Being economical and durable are two hallmarks of the laminate floor, which came into existence in the 1970s thanks to advances in technology and engineering. Laminate floors may not sound as appealing as hardwood or marble, but they have their place in many homes, including higher-end homes now, thanks to even more innovations in flooring over the decades.
Laminate floors are composed of a particle board base, an “image” layer with the visible print, and a transparent coating layer atop that. Prints on a laminate floor can be made to mimic wood, marble, stone, or present other man-made designs. Laminate floors can come in rolls or pre-cut squares, depending on how each manufacturer creates its products.
Though laminate floors used to be much more popular, they are not as much anymore, especially in certain parts of the United States, such as the southern areas. The humble laminate floor can have a bad reputation among home buyers despite its positive qualities. As you prepare to list your home for sale it’s important to get them looking their best. It’s also important to know what to do — and what not to do — before deep cleaning this type of flooring.
Clean floors convey a higher sense of value to buyers when they walk through your home. A dirty floor is unappealing and can leave a bad impression. A clean floor shows the home has been cared for and well maintained. A dirty floor may cause potential buyers to wonder what else may not be maintained in the house.
Dingy or faded laminate floors that have been worn down or neglected over time can still be made more appealing, at least enough to help sell your home. Buyers who have plans to make major renovations in the home may not mind dingy floors, especially if the floor style looks dated. However, it’s still wise to make them as clean as possible and present them in their best light with a deep cleaning tailored to your specific flooring.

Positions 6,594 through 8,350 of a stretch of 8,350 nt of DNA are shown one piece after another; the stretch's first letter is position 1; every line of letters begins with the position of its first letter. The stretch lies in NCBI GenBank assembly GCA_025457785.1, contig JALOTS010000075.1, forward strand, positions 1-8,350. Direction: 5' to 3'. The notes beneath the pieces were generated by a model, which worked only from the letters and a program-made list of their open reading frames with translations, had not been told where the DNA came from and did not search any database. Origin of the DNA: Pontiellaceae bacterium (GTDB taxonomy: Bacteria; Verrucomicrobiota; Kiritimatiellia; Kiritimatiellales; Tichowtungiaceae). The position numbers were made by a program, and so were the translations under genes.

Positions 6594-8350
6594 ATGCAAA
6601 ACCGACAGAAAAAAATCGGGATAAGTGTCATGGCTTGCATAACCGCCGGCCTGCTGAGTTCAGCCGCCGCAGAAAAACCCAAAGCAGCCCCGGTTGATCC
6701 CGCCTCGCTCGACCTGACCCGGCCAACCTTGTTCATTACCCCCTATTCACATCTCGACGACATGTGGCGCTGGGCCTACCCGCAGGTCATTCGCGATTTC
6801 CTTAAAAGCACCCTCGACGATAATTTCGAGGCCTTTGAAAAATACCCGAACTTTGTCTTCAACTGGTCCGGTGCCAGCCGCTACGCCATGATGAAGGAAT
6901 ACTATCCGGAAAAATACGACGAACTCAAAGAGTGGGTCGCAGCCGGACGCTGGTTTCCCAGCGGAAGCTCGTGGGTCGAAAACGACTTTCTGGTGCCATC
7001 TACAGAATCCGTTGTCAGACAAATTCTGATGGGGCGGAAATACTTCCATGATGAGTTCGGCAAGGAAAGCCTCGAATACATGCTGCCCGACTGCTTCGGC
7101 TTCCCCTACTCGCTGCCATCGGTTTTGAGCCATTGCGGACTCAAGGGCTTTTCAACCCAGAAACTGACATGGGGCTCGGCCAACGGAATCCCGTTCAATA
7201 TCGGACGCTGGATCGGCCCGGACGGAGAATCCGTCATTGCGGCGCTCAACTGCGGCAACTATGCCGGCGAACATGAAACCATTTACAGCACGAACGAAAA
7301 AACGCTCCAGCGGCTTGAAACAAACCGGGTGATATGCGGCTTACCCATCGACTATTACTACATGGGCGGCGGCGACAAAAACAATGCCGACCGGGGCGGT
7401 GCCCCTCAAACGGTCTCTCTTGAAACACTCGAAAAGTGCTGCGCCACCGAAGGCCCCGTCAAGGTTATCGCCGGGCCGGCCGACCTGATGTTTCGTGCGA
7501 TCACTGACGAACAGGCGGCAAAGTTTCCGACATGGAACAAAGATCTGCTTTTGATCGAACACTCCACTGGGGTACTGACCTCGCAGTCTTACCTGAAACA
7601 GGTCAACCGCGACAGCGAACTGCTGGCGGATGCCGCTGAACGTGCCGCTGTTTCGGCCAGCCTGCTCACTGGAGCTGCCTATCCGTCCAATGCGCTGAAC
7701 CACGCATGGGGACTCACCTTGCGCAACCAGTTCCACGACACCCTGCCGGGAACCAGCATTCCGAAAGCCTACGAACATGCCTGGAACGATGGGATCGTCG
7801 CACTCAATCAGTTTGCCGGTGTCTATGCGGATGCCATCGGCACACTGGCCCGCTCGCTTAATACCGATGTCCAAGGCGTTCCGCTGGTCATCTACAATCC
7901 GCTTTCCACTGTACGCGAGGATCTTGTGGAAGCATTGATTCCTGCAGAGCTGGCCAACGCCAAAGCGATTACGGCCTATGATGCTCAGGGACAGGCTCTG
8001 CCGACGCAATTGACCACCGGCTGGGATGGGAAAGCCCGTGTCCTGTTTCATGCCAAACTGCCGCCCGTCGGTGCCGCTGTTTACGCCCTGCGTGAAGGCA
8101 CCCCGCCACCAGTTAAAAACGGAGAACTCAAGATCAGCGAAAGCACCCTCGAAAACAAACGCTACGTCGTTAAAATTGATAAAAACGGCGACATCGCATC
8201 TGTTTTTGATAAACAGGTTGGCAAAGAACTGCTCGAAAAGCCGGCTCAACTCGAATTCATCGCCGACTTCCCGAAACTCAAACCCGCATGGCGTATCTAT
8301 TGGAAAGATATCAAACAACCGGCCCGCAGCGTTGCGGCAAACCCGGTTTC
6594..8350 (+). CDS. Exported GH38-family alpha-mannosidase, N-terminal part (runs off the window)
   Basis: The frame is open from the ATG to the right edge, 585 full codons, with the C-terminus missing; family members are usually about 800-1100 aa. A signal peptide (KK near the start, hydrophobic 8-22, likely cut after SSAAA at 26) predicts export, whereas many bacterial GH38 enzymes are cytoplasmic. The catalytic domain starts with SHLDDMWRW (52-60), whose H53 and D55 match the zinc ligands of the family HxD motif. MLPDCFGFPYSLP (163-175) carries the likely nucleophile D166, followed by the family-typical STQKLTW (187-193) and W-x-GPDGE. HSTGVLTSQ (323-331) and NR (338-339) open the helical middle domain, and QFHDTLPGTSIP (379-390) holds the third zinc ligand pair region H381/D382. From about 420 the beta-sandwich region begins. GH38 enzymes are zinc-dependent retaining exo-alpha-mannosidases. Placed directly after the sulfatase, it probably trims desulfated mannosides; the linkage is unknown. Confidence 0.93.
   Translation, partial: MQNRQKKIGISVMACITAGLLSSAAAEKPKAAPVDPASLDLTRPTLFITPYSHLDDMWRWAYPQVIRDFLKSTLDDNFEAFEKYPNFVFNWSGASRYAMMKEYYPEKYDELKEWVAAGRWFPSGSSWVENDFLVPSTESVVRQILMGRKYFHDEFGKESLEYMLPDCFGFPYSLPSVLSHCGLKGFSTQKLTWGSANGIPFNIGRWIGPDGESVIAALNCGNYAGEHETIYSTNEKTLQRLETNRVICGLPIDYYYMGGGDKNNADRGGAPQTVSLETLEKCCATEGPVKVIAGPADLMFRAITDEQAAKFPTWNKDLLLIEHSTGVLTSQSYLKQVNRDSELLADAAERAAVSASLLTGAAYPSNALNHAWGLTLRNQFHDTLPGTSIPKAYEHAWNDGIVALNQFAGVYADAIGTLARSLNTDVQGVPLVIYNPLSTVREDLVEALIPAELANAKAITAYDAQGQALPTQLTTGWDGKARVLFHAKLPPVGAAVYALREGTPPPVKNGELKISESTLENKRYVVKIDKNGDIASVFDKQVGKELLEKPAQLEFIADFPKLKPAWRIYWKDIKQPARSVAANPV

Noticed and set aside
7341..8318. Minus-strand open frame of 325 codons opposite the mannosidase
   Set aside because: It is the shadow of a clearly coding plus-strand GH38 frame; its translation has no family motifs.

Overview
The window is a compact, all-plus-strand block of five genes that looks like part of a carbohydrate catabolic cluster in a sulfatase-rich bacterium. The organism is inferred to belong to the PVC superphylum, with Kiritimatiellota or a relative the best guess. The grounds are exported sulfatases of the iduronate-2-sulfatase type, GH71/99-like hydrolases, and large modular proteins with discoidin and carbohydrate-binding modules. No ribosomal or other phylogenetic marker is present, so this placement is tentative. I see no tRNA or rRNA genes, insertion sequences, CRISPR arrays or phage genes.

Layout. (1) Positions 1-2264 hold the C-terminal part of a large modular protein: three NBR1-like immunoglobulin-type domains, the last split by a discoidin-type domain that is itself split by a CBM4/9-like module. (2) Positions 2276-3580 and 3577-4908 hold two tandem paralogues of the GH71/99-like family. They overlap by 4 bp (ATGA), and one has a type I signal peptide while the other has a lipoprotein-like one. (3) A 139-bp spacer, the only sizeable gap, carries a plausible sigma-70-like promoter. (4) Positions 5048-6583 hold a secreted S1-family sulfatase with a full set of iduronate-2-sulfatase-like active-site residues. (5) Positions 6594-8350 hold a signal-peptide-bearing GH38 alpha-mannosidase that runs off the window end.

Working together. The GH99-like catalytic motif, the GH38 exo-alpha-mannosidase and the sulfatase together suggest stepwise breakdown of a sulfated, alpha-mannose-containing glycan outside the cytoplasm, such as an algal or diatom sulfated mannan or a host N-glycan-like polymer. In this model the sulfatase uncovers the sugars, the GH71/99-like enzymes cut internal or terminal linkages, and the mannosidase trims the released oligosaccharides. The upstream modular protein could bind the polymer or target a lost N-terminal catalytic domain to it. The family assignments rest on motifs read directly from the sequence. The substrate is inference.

How is deep cleaning different from regular cleaning?
Regular cleaning includes dusting, organizing clutter, wiping down surfaces, and clearing dirt and debris from floors to give the home a fresh feel and a brighter appearance. Deep cleaning goes beyond surface appearances to remove dirt, grime, and scum in the house and focuses on sanitizing and disinfecting to help keep people healthy. Deep cleaning has longer staying power and more noticeable results, but it typically takes longer because it involves more detailed work.
Deep cleaning is also different from normal cleaning because it’s more intensive and not done as often. Regular cleaning might be performed once a week for the average household. Deep cleaning is applied less frequently — perhaps only a few times a year.
For this post, we consulted with Scott Johnston, the owner of Carpet Care of Carolinas in Raleigh, North Carolina, founded in 1970. Johnston has been involved in the family business his entire life and has become an expert on how to clean laminate floors.
He explains how to pay special attention to laminate floors to keep them from becoming damaged, discolored, or warped. Floors that have been too enthusiastically scrubbed or neglected may require services like his to restore them beyond what the home DIYer can accomplish, or a professional may recommend replacing the floors entirely.
Before you start cleaning, make sure you know how to give your laminate flooring the special treatment it deserves to sparkle for years to come. “Identify what type of floor you’re dealing with first,” Johnston advises. “It’s a good idea to research and find out what type of floor you have because you can’t treat all floors the same, there are so many types of materials now.”
What you’ll need for deep cleaning laminate floors
Before you begin cleaning your laminate floors, gather the materials you’ll need for an easier cleaning session. Tools and products you’ll need to deep clean your laminate floor include:
- Dry mop
- Clean, soft microfiber towels
- Wet mop
- Medium-sized bucket
- Water-based finish made for laminate floors, such as Bona or Black Diamond
Steps for deep cleaning laminate floors